MATERIALS AND METHODS Study Design and Animal Trial This study was approved by Animal Ethics Committee of SA Pathology of South Australia. Male Sprague–Dawley rats of 6 weeks old were fed a specially made rat chow basal diet JOURNAL OF ORTHOPAEDIC RESEARCH APRIL 2014

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containing meat, trace levels of EPA and DHA, 1.87% monounsaturated fats, 1.56% polyunsaturated fats and 0.82% saturated fats (Specialty Feeds, Glen Forrest, Australia). After a week of acclimatization, rats were randomly segregated into groups receiving oral gavage of water (control), vegetable oil at 0.5 ml/100 g body weight/day, or fish oil at 0.25, 0.5, or 0.75 ml/100 g/day (equivalent to consuming 188, 375, or 563 mg of n3 PUFAs/100 g/day). Crisco vegetable oil was used as control oil containing 36.8% n9 mono-unsaturated fatty acids (MUFA) and 18.4% PUFA (Goodman Fielder, North Ryde, Australia). The fish oil used was ROPUFA1 75-EE (containing 42% EPA and 22% DHA, DSM Nutritional Products, Kaiseraugst, Switzerland). After 1 week pretreatment, rats were subcutaneously injected with MTX once daily for 5 days at 0.75 mg/kg29 (mimicking the intensive induction phase of MTX treatment for ALL30). The control groups were gavaged with water or fish oil and received saline injection. The daily oral gavage ended 1 day before specimen collection. One group of control rats (saline injection) and one group of MTX-treated rats were injected ip with folinic acid (FA; EBEWE Pharma, Unterach, Austria) at 0.75 mg/kg (a clinically used dose) 6 h after each MTX/saline injection. Thus this study had the following nine treatment groups (n ¼ 8/group): Saline (Sal) þ H2O, Sal þ Fish oil (FO) (0.5 ml/100 g BW), Sal þ Folinic Acid (FA), MTX þ H2O, MTX þ FA, MTX þ Vegetable oil (VO) (0.5 ml/100 g), MTX þ FO low dose (L) (0.25 ml/100 g), MTX þ FO mid dose (M) (0.5 ml/100 g), and MTX þ FO high dose (H) (0.75 ml/100 g). Rats were humanely killed by CO2 overdose on day 9 post the first MTX/saline injection (an optimal time point for observing MTX damage effects29). Specimen Collection and Bone Marrow Cell Culture The proximal left tibia was fixed in 10% formalin and decalcified in Immunocal (Decal Corp., Tallman, NY), processed and paraffin embedded for collection of 4 mm sections for histological analysis.31 Metaphysis from the right proximal tibia were stored at 80˚C until RNA isolation. Bone marrow cells from femurs, remaining tibias and humerus of the same rat were used to obtain mononuclear cells (BMMNCs) using LymphoprepTM (AXIS-SHIELD, Oslo, Norway)31,32 and used for cell assays described below. A portion of cells was maintained until 80% confluence and collected for RNA extraction. Histomorphometric Analysis of Growth Plate, Metaphysis Bone, and Cell Density To examine treatment effects on bone structure and volume, histomorphometric analysis was conducted at proximal metaphysis, a region shown to be significantly affected by MTX treatment.29 Sections were stained with hematoxylin and eosin (H&E) and used for measuring growth plate thickness, primary spongiosa height, metaphyseal trabecular bone volume and structure.29,33 Locations of the growth plate, primary and secondary spongiosa on a paraffin section of a Sal þ H2O treated rat are arbitrarily separated by dashed lines as shown in Figure 1A. Densities of osteoblasts (on H&E stained sections) and osteoclasts (on tartrate-resistant acid phosphatase or TRAP-stained sections) were measured on trabecular surface at both primary and secondary spongiosa.33,34 Effects on the bone marrow adipocyte density (cells/mm2 marrow area) were examined at the lower secondary spongiosa region.31 Data presented were averages from measurements of three serial sections from each rat. JOURNAL OF ORTHOPAEDIC RESEARCH APRIL 2014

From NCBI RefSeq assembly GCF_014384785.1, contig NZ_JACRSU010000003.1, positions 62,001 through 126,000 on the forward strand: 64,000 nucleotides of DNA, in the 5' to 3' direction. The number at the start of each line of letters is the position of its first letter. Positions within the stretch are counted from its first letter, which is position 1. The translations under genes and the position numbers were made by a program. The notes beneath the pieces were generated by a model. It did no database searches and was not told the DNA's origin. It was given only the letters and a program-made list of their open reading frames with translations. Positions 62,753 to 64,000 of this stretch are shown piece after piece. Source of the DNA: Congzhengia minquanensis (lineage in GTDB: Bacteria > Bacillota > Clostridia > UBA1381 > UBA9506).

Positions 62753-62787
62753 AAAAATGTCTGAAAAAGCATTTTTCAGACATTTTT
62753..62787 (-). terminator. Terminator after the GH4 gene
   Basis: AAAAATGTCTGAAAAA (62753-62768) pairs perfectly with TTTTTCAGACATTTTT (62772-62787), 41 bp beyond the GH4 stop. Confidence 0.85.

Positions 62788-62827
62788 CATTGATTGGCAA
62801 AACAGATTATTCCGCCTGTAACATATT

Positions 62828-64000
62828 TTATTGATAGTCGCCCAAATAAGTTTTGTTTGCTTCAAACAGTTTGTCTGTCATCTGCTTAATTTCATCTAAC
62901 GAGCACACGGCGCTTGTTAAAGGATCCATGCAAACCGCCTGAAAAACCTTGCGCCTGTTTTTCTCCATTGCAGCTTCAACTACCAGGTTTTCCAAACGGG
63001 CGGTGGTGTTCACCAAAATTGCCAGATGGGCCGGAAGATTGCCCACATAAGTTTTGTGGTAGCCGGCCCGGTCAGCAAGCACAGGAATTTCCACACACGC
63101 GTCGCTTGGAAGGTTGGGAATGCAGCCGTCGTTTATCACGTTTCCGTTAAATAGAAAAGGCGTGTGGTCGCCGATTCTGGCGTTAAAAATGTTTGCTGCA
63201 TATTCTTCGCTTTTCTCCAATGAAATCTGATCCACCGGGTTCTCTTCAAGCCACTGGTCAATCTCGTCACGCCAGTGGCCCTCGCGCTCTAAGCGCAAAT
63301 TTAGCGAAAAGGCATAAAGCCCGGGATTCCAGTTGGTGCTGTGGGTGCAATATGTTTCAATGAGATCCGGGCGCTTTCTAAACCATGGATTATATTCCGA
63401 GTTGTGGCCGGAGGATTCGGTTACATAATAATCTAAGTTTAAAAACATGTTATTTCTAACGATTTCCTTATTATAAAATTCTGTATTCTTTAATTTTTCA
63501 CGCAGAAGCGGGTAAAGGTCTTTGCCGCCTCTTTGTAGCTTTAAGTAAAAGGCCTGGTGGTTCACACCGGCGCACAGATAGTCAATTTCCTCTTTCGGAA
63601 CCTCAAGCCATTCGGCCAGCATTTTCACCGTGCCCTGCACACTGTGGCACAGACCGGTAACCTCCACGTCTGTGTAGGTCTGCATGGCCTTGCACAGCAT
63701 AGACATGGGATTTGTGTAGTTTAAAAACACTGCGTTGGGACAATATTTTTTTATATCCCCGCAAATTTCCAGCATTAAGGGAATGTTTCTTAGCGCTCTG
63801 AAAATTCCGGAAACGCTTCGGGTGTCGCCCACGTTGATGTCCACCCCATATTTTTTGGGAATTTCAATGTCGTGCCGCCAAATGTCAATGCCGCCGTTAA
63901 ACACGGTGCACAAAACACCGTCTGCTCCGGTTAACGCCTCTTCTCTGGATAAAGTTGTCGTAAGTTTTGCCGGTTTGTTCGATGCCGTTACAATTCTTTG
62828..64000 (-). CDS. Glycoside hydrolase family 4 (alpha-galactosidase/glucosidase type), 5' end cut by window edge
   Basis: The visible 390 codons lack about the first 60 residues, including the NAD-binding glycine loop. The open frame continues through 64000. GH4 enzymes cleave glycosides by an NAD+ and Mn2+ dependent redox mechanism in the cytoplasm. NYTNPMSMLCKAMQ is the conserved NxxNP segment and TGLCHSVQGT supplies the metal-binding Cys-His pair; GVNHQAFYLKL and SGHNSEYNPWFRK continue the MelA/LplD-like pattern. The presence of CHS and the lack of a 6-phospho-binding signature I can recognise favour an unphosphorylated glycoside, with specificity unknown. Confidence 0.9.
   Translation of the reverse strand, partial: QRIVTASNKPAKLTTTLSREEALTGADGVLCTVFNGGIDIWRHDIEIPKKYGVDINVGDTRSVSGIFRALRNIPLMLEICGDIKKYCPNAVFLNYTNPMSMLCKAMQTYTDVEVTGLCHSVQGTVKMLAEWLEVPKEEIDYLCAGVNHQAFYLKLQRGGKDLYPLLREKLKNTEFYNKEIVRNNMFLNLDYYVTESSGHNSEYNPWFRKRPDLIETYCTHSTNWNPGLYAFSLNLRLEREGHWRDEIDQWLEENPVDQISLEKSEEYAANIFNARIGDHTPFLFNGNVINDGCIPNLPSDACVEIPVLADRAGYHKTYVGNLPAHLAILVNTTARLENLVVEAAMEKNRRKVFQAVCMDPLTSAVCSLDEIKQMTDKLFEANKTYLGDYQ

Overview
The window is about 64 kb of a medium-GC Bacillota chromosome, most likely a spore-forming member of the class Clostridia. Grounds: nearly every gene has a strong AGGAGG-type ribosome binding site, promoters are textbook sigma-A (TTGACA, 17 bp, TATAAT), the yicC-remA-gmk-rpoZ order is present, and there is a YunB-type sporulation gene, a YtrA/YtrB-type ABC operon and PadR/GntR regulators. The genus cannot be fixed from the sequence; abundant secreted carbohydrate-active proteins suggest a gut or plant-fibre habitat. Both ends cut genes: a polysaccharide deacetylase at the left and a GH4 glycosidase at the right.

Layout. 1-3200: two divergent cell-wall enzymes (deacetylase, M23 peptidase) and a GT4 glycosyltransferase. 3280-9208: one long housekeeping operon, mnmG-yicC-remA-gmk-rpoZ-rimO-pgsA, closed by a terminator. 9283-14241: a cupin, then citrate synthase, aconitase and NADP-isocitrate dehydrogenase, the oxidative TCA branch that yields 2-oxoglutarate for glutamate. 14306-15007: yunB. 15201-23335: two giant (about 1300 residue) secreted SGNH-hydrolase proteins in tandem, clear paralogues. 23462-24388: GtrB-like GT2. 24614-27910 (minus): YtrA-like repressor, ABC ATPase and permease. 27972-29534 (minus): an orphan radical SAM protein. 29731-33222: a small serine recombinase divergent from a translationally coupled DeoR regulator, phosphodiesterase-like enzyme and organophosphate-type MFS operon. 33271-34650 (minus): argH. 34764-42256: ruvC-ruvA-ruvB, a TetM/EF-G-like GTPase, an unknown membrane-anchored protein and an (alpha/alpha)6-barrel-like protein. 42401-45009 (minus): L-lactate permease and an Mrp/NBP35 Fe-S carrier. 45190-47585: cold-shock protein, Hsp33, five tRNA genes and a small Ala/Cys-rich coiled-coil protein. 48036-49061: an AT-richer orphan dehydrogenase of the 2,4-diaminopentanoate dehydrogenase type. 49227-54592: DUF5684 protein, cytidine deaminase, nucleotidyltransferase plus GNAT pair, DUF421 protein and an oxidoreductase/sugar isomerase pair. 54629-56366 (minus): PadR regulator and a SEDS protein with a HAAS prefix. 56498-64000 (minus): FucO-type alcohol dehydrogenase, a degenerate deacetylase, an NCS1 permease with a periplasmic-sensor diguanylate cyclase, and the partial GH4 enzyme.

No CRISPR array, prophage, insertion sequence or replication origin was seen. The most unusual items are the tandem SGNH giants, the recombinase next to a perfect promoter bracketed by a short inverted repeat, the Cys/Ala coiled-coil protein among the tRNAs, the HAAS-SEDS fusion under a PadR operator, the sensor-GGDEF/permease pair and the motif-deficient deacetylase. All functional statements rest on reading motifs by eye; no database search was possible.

Ex Vivo Bone Marrow Cell Differentiation Assays To assess treatment effects on bone marrow osteoprogenitor cell pool, an ex vivo colony forming unit fibroblast (CFU-f) assay followed by staining for alkaline phosphatase (ALP; an osteoblast differentiation marker) was performed using BMMNCs collected (1  106 cells/well in triplicates per animal).31,35 The plates were also stained with toluidine blue (Sigma) to assess total colony formation (toluidineþ colonies) and to obtain % of ALPþ colonies. In addition, to assess mineralizing capacity, BMMNCs were plated at 2  106 cells/ well in triplicates per animal in T25 filtered flasks fed with basal media for a week and then for additional 11 days in an osteogenic medium.31 After being stained with alizarin red, the plates were stained with toluidine blue for obtaining the total CFU-f colonies and % alizarin redþ mineralized nodules. Furthermore, to assess bone marrow adipogenesis potential, BMMNCs were cultured in basal media at 2  106 cells/well in triplicates per animal in T25 flasks for 1 week, followed by another week in an adipogenic media.31 Cells were stained with Nile red and toluidine blue, and adipogenesis potential was expressed as % Nile redþ colonies over total colonies. To assess treatment effects on ability of bone marrow cells to form osteoclasts, an ex vivo osteoclast formation assay was performed.34 Bone marrow plastic non-adherent cells were cultured for 1 day at 3  105 cells/well in triplicates per animal in basal medium plus 10 ng/ml M-CSF (Peprotech, Rocky Hill, NJ), followed by culturing for 8 days in a media with 10 ng/ml M-CSF and 30ng/ml RANKL (Peprotech). After fixation and TRAP staining, osteoclasts were identified by TRAPþ cells containing at least three nuclei (TRAPþ osteoclasts/mm2 culture area). Quantitative RT-PCR Analysis To examine mRNA expression of osteogenesis (Runx2, Osx, and OCN) and adipogenesis (PPAR-g and FABP4) related genes, RNA was extracted from stromal cells using RNAqueous1-Micro Kit (Ambion, Melbourne, Australia) and further purified using DNA-free kit (Ambion). For assessing expression of pro-inflammatory cytokines and osteoclastogenesis regulatory genes, RNA was extracted from metaphyseal bone using TRI Reagent1 (Sigma) and purified using DNA-free kit. cDNA was synthesized from RNA using High Capacity RNA to cDNA kit (Applied Biosystems, Melbourne, Australia). Rat PCR primers (Table 1) for the above molecules and cyclophilin-A (CycA) were designed using Primer Express (Applied Biosystems) and were obtained from Geneworks (Adelaide, Australia). Primers for IL-1 and TNF-a were designed previously.36 Real time PCR was carried out in duplicate per animal on a 7500 Fast Real-Time PCR System (Applied Biosystems).31 Relative expression was calculated using the 2DDCt method to analyze the changes in gene expression. Statistics Data are presented as mean  SEM and were analyzed by a one-way ANOVA with IBM SPSS Statistics 19 (Chicago, IL). When significance (p < 0.05) was achieved, a post hoc analysis was performed using a Tukey’s test. Histogram bars with differing letters denote mean values significantly different from each other (p < 0.05).